15 House Rules Committee Most important committee in the House Reviews most bills coming from a house committee before they go to the full House (traffic cop) Gives each bill a “rule”, which schedules the bill on the calendar, allots time for debate, and can even specify what kind of amendments to bill can be offered Initiates all revenue bills in House

16 Senate Less disciplined, less centralized Ratifies treaties Confirms important presidential nominations Tries impeached officials Party leaders schedule bills Pro Tempore seniority rule

17 Congressional Leadership

18 How Congress is Organized to Make Policy The House –Led by Speaker of the House—elected by House members –Presides over House –Major role in committee assignments and legislation –Assisted by majority leader and whips The Senate –Formally lead by Vice President –Really lead by Majority Leader—chosen by party members –Assisted by whips –Must work with Minority leader Congressional Leadership

19 Speaker of the House Most important person in Congress –Presides over House –Makes committee assignments –Appoints party’s legislative leaders –Exercises substantial control over which bills get assigned to which committees

20 Other Congressional Leaders Majority Leader in each house Minority Leaders in each house Whips: A member of a legislative body, charged by his or her party with enforcing party discipline and ensuring attendance » Daniel Inouye (D) Senate Majority Leader Harry Reid (D) Minority Leader: Mitch McConnell (R)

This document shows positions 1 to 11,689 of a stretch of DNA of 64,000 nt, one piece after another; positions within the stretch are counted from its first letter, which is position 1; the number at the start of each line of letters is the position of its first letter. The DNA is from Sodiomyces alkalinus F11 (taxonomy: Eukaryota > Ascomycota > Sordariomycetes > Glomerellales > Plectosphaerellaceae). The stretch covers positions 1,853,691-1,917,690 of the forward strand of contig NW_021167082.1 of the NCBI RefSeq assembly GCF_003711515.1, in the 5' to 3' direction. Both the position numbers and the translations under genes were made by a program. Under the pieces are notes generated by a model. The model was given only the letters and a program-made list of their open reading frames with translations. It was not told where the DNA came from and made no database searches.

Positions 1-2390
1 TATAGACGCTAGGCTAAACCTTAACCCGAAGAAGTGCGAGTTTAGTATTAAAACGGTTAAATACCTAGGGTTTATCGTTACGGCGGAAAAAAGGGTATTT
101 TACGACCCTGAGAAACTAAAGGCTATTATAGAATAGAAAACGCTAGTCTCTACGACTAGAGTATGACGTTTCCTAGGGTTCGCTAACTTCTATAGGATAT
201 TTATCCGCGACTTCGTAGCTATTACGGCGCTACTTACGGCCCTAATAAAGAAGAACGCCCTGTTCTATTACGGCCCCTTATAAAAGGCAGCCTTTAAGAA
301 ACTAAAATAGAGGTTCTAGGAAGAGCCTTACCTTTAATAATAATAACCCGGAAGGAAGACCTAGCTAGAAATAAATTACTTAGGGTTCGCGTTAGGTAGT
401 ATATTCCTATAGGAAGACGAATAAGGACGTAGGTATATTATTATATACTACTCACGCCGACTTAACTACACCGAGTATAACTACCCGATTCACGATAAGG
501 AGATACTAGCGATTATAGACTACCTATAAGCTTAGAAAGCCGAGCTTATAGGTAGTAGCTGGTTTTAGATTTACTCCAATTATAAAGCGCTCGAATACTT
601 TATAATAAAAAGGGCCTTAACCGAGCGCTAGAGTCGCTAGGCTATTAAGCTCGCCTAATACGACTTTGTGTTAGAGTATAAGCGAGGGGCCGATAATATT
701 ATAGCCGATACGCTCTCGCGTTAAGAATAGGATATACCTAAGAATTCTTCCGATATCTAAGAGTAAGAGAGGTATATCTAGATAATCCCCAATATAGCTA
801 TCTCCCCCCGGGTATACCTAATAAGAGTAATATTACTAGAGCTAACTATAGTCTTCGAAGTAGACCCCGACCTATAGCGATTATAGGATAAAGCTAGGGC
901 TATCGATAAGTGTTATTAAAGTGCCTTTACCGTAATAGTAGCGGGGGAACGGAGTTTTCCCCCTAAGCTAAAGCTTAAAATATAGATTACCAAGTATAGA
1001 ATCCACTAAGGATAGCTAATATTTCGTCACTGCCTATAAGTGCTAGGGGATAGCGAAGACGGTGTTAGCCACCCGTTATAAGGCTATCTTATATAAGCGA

21 Whips…in the Senate Richard Durbin (D) Majority whip Jon Kyl (R) Minority whip

22 the House Kevin McCarthy (R) majority whip Steny Hoyer (D) minority whip

23 Legislative Oversight Congress’s monitoring of the bureaucracy and its administration of policy (hearings)

24 Committees in Congress

25 Standing committees: Permanent committee in a legislative body to which bills in a specified subject matter area are referred Joint committees: Legislative committee composed of members of both houses (usually permanent also) Conference committees: Temporary joint committee created to reconcile any differences between the two houses’ versions of a bill Select committees: Legislative committee created for a limited time and for some specific purpose; also known as a special committee


27 House STANDING Committees There are 19 standing committees in the House of Representatives. Representatives are normally assigned to one or two standing committees. The most important committees in the House are: Rules, Ways and Means, Appropriations, Armed Services, Judiciary, International Relations, and Agriculture

28 Senate STANDING Committees There are 17 standing committees in the Senate. Senators are normally assigned to three or four committees. The most important committees in the Senate are: Foreign Relations, Appropriations, Finance, Judiciary, Armed Services, and Banking, Housing and Urban Affairs.

29 Important Facts about Committees Committees are where most bills receive thorough consideration. The fate of most bills is decided in the various standing committees. Most bills DIE in the committees (action) to which they are referred!!!

30 Congressional Caucus Informal organization of Congresspersons who share some interest on characteristics Promote the interests around which they are formed Interest group within Congress

31 Congressional process

32 The Congressional Process

Download ppt "Chapter 12 Congress. Qualifications HOUSE 25 years old; citizen for 7 years; live in the state you represent SENATE 30 years old; citizen for 9 years;"

Similar presentations

Ads by Google